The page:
Five doodles that help to make sense of UK poverty

It’s all very well having robust, reliable evidence of what causes poverty in the UK – but facts and figures alone aren’t enough to build support for solving it, says Paul Brook.

The story of poverty in the UK is a complicated one:

  • There are many overlapping causes and consequences.
  • Debate on the issues and measures is stuck in a stalemate situation.
  • We need a combination of different solutions to meet different needs.

But we know that poverty is a problem that can be solved, if we all work together and build support for action and change. Again, though, that’s not straightforward. As research by the FrameWorks Institute has demonstrated, deeply held beliefs and divisive cultural and political narratives mean that messages about poverty can get lost in translation. We can’t just publish some stats or reports and assume everyone views them in the same way.

A communications challenge

We want to inspire action and change to solve UK poverty, but we know there’s a lot of work to do if more people are to understand it and call more loudly for solutions – and we’ll have to try out some different ways of communicating.

One thing I’m trying out is doodling – drawing some quick pictures with felt-tip pens to help visualise aspects of UK poverty that are often difficult to describe or grasp. The following five doodles each capture a message about UK poverty that has been tested with members of the British public by the FrameWorks Institute for JRF.

How poverty works

We use ‘currents’ as a metaphor for how poverty works. It helps to explain how poverty reduces options and makes it extremely hard for people to simply change their situations.

This doodle highlights that redesigning the social security system is one way of helping people to stay afloat when they’re struggling.

Poverty works like a current. Circumstances like losing a job or a relationship break-up can pull people into poverty, but redesigning our social security system could help them stay afloat when they're struggling.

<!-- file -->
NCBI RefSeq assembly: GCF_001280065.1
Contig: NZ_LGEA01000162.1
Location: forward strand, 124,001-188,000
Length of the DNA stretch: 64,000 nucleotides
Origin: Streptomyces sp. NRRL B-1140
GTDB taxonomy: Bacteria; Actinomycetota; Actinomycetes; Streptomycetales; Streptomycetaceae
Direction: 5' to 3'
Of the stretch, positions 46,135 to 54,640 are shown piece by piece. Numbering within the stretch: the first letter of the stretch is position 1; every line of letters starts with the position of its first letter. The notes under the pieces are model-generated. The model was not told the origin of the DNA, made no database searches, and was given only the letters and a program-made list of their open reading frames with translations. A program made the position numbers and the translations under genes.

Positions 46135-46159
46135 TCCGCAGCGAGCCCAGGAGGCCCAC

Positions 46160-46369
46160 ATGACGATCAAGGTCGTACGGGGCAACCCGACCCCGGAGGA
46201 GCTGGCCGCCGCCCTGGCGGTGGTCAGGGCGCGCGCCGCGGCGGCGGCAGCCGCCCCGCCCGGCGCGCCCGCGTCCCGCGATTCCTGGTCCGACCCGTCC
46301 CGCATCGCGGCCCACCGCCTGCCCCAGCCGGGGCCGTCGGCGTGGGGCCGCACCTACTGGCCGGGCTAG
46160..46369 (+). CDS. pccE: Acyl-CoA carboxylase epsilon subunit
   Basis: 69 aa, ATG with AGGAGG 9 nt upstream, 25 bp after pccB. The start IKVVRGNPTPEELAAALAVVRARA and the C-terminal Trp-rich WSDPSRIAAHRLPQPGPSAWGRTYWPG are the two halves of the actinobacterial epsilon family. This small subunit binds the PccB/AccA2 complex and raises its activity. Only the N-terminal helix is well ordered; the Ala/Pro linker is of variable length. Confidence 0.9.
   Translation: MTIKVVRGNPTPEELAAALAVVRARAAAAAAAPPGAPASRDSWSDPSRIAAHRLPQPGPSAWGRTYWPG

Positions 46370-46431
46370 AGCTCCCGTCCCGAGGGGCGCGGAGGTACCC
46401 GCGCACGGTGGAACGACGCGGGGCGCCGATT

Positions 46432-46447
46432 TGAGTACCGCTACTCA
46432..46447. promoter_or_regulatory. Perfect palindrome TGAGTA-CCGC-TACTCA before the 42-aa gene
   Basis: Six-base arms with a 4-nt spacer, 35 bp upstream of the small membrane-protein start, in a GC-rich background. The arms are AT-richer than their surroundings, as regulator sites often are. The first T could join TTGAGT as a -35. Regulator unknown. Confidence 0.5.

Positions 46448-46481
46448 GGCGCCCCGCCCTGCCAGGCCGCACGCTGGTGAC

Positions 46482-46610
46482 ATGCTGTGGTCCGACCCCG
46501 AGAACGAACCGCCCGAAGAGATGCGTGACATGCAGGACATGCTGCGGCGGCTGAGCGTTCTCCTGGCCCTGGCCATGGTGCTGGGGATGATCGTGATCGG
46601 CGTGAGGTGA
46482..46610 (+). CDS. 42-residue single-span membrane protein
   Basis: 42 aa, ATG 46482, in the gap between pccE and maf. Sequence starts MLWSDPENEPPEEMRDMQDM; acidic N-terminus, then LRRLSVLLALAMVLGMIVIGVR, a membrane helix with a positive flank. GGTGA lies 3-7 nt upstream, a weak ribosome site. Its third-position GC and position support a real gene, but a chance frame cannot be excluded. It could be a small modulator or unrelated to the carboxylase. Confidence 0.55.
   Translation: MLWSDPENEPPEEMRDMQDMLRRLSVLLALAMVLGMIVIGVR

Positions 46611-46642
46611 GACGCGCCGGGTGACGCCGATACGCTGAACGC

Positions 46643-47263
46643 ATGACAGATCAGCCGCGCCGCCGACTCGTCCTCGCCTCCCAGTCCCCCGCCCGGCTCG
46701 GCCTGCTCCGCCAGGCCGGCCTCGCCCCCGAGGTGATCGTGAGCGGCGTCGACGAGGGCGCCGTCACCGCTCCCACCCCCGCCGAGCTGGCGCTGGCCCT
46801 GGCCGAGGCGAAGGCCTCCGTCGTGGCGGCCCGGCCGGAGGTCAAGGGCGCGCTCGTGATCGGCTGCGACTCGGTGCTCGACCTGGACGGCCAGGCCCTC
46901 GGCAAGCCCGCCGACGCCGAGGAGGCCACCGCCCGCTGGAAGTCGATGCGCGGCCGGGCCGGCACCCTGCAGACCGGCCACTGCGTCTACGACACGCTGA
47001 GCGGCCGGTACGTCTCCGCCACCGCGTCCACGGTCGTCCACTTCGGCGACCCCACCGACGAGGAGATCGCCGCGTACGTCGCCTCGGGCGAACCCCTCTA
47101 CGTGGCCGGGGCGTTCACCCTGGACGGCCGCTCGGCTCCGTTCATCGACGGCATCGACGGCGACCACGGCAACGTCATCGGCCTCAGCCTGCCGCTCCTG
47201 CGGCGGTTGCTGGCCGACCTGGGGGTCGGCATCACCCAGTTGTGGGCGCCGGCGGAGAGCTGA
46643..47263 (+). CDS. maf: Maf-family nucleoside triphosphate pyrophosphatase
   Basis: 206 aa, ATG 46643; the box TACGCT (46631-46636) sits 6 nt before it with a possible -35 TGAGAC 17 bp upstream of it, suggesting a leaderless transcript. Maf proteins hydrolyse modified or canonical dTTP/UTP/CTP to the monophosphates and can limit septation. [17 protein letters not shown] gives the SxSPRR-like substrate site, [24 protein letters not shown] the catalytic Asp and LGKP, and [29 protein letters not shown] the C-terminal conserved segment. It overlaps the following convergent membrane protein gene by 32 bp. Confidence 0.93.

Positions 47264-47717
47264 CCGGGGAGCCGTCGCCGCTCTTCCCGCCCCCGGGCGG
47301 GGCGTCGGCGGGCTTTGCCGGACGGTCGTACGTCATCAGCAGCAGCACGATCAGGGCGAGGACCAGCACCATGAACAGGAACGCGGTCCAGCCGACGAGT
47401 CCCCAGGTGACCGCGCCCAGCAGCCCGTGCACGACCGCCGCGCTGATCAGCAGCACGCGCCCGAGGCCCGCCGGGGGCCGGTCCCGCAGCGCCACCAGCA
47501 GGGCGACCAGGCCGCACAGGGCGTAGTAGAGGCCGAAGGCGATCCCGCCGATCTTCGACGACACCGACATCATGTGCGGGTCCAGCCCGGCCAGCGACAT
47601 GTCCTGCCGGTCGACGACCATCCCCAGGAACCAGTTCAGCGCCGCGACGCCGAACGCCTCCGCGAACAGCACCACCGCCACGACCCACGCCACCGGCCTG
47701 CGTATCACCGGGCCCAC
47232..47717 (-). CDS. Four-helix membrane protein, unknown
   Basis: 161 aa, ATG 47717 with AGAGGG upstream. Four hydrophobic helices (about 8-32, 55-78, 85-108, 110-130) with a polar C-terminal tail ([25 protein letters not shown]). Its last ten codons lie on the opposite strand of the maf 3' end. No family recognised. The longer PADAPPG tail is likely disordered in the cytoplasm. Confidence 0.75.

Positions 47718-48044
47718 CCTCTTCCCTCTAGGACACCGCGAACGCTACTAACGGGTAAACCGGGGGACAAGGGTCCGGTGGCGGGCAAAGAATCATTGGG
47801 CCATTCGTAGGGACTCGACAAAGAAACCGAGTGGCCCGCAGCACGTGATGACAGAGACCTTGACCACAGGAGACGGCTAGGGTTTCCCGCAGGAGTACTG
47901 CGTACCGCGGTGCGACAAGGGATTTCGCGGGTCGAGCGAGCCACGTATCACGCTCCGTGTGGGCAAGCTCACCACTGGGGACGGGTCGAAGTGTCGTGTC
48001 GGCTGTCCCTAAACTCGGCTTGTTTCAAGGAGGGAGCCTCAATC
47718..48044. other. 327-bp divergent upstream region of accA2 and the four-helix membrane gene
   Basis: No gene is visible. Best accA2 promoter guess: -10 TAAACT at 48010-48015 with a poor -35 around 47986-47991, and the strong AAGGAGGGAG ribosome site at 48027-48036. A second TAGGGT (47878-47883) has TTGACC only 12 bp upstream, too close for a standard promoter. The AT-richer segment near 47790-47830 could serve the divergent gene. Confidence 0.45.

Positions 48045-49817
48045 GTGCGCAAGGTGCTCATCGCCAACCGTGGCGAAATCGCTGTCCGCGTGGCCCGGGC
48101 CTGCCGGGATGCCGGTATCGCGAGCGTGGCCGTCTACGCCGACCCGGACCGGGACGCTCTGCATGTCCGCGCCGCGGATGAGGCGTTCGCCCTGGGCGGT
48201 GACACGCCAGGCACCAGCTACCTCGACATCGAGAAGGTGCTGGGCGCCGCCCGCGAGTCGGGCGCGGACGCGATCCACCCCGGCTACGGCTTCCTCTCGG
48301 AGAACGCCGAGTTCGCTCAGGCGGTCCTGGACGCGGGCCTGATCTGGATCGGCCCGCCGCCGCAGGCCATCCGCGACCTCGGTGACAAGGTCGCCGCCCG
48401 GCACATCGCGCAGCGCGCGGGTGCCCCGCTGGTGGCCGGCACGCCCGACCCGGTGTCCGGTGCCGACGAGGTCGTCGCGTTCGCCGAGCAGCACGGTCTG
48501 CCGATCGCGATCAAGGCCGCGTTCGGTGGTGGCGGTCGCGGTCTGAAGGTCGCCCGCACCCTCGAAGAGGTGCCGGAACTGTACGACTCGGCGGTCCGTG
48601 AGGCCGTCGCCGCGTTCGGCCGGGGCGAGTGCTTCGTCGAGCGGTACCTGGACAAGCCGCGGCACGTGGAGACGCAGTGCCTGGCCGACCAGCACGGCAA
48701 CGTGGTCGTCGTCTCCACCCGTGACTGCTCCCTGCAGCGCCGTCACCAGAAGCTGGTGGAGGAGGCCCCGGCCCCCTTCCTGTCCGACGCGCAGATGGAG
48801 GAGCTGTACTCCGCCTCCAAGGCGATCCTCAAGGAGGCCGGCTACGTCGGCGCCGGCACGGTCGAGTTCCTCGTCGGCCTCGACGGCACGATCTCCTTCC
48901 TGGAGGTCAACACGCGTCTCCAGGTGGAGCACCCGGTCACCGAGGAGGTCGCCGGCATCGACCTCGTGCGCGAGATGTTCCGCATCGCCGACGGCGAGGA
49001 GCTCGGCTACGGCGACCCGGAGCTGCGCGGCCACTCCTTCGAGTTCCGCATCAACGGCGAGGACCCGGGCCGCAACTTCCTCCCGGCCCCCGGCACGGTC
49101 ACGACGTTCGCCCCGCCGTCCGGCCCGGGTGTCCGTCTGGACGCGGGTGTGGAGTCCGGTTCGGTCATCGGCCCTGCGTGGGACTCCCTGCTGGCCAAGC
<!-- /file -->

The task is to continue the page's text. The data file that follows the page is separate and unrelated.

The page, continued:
Locked in poverty

The idea of people being ‘locked in’ poverty by circumstances outside of their control is another powerful metaphor. This doodle shows some of the main factors that combine to restrict and restrain people, locking them in poverty.

Low-paid, insecure work, housing costs, the benefits freeze and the rising cost of living combine to lock people in poverty.

Loosening poverty's grip

As shown in the first doodle, a social security system that’s functioning well can support people when they hit hard times. In this image, benefits are shown as a key that can unlock poverty’s constraints.

Benefits can help unlock poverty's constraints

Benefits are part of the solution

When we talk about benefits, it’s common to start thinking about who is deserving or undeserving. Benefits can then be seen as a problem – not part of the solution to solving poverty.

Benefits are part of a wider system of public services that we all rely on, to ensure that everyone in our country has a decent standard of living.

We all rely on publicly funded services, like education, the NHS, police and railways. Benefits are a vital public service when we're struggling.

The economy can be redesigned

Poverty can seem like a huge, unsolvable problem. Similarly, the economy is seen as big, unmovable, inevitable and complicated.

As a society, we believe in compassion and justice, but the way the economy has been designed is not benefiting everyone.

The idea of this final doodle is to help show that systems like the economy can be changed – they can be redesigned to work for everyone.

The economy we have today was designed - and it can be redesigned to work for everyone.

What do you think?

Have these doodles helped you to understand UK poverty? How would you describe your own experiences? Let me know.